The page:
As I see it.

Hello.
I'm Amber. I just finished Undergrad at Virginia Commonwealth University, with a Bachelors in Fine Art, in photography. I don't know exactly what I am going to do with myself years down the line, but I do have the next year figured out for the most part.

I will be in New Zealand for the next year helping however I can on farms. I will be working with WWOOF, (World Wide Opportunities On Organic Farms)

On this blog I will be keeping a journal as well as uploading photographs I take and any other interesting info that I happen upon along the way.

Please keep in touch, I will be far from home and would love to hear from you all!

wonderful finds after clearing the overgrowth… eucalyptus!

 this is a ponga- 

Silver fernFrond, showing silver undersideScientific classificationKingdom:PlantaeDivision:PteridophytaClass:PteridopsidaOrder:CyathealesFamily:CyatheaceaeGenus:CyatheaSubgenus:CyatheaSection:AlsophilaSpecies:C. dealbataBinomial nameCyathea dealbata
(G. Forster) Swartz, 1801Synonyms
  • Polypodium dealbatum G. Forster, 1786
  • Cyathea tricolor Colenso, 1883
  • Alsophila tricolor (Colenso) Tryon, 1970

Cyathea dealbata, or the silver tree fern or silver fern (kaponga or ponga in the Māori language), is a species of medium-sized tree fernendemic to New Zealand.[1] It is a symbol commonly associated with the country both overseas and by New Zealanders themselves.[2]

This fern is known to grow to heights of 10 m or more (though it occasionally takes a rare creeping form). The crown is dense, and the fronds tend to be about 4 m long and have a silver-white colouration on the undersides. This distinctive silver colouration has made them useful for laying along tracks for night walking. The scales are a dark brown and are often twisted and glossy.[3]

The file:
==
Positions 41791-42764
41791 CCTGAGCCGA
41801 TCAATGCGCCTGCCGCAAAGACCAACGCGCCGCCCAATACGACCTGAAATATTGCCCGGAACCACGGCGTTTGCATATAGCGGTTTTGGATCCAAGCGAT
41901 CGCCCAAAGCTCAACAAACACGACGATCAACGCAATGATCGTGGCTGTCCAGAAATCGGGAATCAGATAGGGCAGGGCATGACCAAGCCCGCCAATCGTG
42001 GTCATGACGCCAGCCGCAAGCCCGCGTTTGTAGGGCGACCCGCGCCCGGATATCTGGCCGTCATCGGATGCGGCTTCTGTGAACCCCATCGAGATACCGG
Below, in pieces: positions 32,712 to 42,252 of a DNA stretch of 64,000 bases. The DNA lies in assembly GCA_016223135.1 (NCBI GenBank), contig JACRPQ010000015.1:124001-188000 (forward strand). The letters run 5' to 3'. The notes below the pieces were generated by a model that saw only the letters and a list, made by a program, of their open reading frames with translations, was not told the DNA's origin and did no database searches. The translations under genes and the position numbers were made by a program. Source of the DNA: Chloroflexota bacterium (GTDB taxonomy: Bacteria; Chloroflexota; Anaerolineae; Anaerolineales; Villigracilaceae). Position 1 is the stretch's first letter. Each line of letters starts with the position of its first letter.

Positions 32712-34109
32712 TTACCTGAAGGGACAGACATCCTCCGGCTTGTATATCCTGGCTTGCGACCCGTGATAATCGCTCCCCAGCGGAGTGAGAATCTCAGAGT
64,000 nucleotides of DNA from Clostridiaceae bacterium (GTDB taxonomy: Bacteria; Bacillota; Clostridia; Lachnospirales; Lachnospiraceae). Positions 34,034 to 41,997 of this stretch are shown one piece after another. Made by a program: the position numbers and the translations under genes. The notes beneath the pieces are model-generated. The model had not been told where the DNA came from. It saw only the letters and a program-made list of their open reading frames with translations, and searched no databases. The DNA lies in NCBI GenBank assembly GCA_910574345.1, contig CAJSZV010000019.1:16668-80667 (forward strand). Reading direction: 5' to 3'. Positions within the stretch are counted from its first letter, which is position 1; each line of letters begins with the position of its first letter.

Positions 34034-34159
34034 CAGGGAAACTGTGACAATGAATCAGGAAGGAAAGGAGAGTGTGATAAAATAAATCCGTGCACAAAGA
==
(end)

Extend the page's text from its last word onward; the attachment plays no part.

Arriving relatively late in New Zealand’s history during the Pliocene epoch[4](around 5.0–1.8 million years ago), the silver fern occurs on the main islands of New Zealand and on the Chatham Islands to the east, mostly in the subcanopy areas of drier forests and in open scrub. It is known to grow well in well-drainedhumus, and once established, it will tolerate drier conditions. It does best when sheltered from winds and should be protected from frost. It does not grow under the dense canopy of mature forests.

its spring here! 
65* days, cool evenings, lots of sunshine 

its spring here! 

65* days, cool evenings, lots of sunshine 

getting some spring cleaning/ clearing done outside for my garden area!

puppies!!!! bonnie puppies about 4 days old

DAY 1 of puppies!!!!! 

amberbender:

YUM! 
pumpkin leek Soup! 
2 buttercup squash 
1 leek 
1/2 cup or so of water 
and some garden herbs 
(I added 1/2 tablespoon of brown sugar but its not really needed)
bake or steam squash, then add all ingredients and boil until soft, mash with a potato masher until desired consistency 
ENJOY! 

amberbender:

YUM! 

pumpkin leek Soup! 

2 buttercup squash 

1 leek 

1/2 cup or so of water 

and some garden herbs 

(I added 1/2 tablespoon of brown sugar but its not really needed)

bake or steam squash, then add all ingredients and boil until soft, mash with a potato masher until desired consistency 

ENJOY! 

Bonnie about to pop. That big belly was holding so many puppies!

this is a New Zealand winter morning … chilly, rainy, and grayish about 40*F